24 April , Bhubaneswar
Voluntary Health Association of India (VHAI) conducted a media advocacy programme on “Prevention of Child Marriage”Friday in Bhubaneswar. The main aim of conducting this
workshop is to create awareness on early child marriage, which rampant in Odisha.
The State Project Coordinator and Odisha head, Dr.Bishwaranjan Purohit ,VHAI executed this sensitization programme for media persons.
“Child marriage is a major social concern and a violation of children’s rights – whether it happens to a girl or a boy – as it denies the basic rights to health, nutrition, education, freedom from violence, abuse and exploitation and deprives the child of his/her childhood.
In India, around 43% of women aged 20 to 24 years are married before the age of 18 years, whereas this was 38% for Ganjam district (Annual Health Survey-2012). There has been a decline in the incidence of child marriage in nearly all states, but the pace of change remains slow.
The “Unite against Child Marriage” (UaCM) programme supported by SIMAVI, Netherlands, is operational in Ganjam district of Odisha state. The programme is implemented through Voluntary Heath Association of India (VHAI) in four blocks of the Ganjam district namely Kholikote, Ganjam, Chatrapur and Beguniapada.
Child marriage is a common practice throughout the country but it affects girls in rural areas more than in urban regions. Disparities may also be seen across different groups. Girls from poorer households and scheduled castes and tribes in comparison to girls with less education tend to marry at a younger age”, says Dr. Purohit.
Mr. Khsyamakara Swain, secretary, Odisha Voluntary Health Association (OVHA) said that Child marriage has adverse effects for the child and for the society as a whole. For both girls and boys, marriage has a strong physical, intellectual, psychological and emotional impact,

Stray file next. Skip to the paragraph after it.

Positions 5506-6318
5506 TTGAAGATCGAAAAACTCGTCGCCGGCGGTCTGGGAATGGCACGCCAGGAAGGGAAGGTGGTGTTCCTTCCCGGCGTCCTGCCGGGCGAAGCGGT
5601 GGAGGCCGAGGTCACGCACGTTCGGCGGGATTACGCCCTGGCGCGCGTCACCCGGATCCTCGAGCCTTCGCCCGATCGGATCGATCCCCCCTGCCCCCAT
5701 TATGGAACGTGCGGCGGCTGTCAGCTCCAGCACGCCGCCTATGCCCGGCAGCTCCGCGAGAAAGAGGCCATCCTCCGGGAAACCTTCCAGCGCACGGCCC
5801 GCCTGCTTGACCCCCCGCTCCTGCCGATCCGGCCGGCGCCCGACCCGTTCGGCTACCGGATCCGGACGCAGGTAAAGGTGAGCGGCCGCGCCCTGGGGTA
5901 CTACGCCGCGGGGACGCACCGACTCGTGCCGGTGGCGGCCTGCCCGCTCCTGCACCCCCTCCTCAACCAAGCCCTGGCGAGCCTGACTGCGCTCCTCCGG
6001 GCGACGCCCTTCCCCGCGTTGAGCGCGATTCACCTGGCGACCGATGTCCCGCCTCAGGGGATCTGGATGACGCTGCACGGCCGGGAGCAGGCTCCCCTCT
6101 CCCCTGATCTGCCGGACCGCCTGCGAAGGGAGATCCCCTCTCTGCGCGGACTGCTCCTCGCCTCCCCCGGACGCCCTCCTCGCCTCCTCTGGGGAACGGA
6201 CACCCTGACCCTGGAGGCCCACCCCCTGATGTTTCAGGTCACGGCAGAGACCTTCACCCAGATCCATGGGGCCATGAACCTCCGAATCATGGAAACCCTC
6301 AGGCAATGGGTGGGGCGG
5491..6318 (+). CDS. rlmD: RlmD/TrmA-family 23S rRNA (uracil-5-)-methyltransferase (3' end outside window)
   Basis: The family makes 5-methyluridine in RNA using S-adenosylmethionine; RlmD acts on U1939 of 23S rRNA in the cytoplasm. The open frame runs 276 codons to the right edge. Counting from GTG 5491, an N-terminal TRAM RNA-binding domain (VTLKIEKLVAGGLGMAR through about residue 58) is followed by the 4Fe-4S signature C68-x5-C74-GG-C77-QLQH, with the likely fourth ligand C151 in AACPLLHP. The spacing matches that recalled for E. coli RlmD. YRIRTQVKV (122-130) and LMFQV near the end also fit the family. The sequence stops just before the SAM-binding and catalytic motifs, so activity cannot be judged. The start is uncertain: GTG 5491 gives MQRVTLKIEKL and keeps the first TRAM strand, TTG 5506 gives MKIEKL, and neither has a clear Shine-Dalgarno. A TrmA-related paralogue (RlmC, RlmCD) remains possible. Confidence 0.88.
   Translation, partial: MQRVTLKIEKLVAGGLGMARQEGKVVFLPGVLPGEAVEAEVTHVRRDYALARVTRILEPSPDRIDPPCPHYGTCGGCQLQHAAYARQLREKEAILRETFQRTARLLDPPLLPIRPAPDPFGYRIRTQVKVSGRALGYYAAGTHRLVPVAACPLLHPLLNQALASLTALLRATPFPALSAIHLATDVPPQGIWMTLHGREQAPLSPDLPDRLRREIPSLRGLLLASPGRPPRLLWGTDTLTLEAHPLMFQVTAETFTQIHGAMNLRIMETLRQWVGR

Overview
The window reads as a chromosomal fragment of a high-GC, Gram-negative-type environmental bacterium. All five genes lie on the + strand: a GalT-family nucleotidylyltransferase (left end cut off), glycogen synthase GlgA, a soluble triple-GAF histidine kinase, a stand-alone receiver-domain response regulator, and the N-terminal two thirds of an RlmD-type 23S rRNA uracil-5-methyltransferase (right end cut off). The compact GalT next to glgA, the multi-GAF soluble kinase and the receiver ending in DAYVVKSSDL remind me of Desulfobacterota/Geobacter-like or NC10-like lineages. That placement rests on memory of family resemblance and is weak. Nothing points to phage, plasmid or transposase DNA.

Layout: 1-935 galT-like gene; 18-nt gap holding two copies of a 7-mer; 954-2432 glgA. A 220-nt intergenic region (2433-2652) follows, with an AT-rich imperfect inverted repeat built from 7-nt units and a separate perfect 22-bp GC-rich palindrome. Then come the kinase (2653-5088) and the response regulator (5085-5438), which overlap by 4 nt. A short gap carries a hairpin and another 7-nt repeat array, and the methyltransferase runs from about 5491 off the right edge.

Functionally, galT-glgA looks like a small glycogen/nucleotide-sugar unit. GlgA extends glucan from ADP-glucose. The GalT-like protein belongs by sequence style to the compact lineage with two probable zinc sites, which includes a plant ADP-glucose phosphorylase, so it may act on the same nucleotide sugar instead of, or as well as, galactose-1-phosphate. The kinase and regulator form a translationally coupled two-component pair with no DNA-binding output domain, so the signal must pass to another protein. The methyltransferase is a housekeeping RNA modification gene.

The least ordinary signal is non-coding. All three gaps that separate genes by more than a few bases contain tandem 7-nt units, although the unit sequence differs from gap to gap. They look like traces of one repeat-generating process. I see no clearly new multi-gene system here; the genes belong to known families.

cutting off educational opportunities and chances of personal growth.
Child brides will frequently drop out of school and be exposed to higher risk of domestic violence and abuse, increased economic dependence, denial of decision-making power, inequality at home, which further perpetuates discrimination and low status of girls/women, he said.
In Odisha, the Census 2011 has come up with a shocking disclosure that 11000 girls below the age of 15 have given birth to babies when they should have been going to school.
Of the 59.09 lakh girls below the age of 15, 41729 girls were already married. Around one-fourth of the married girls (10685) in the same age group had delivered before celebrating their 15th birthday. While 3896 (9.34% of those married) had become mothers of at least one child, 6789 girls (16.27%) had delivered two children.
In the age group of 15 to 19 years, there are 2.9 lakh married women in Odisha. Of them, over 65000 (22.52%) had given birth to one child, over 12000 (4.23) to two children, 4400 (1.55%) to three children and 5500 (1.92) to four children.
According to Civil Registration System, Odisha gave an alarming picture that among the 0 to 1 year child birth trend in Odisha, the sex ratio is 886 in 2013 and 880 in 2014, 794 in Ganjam, lowest in Kendrapada-719 in 1000 males.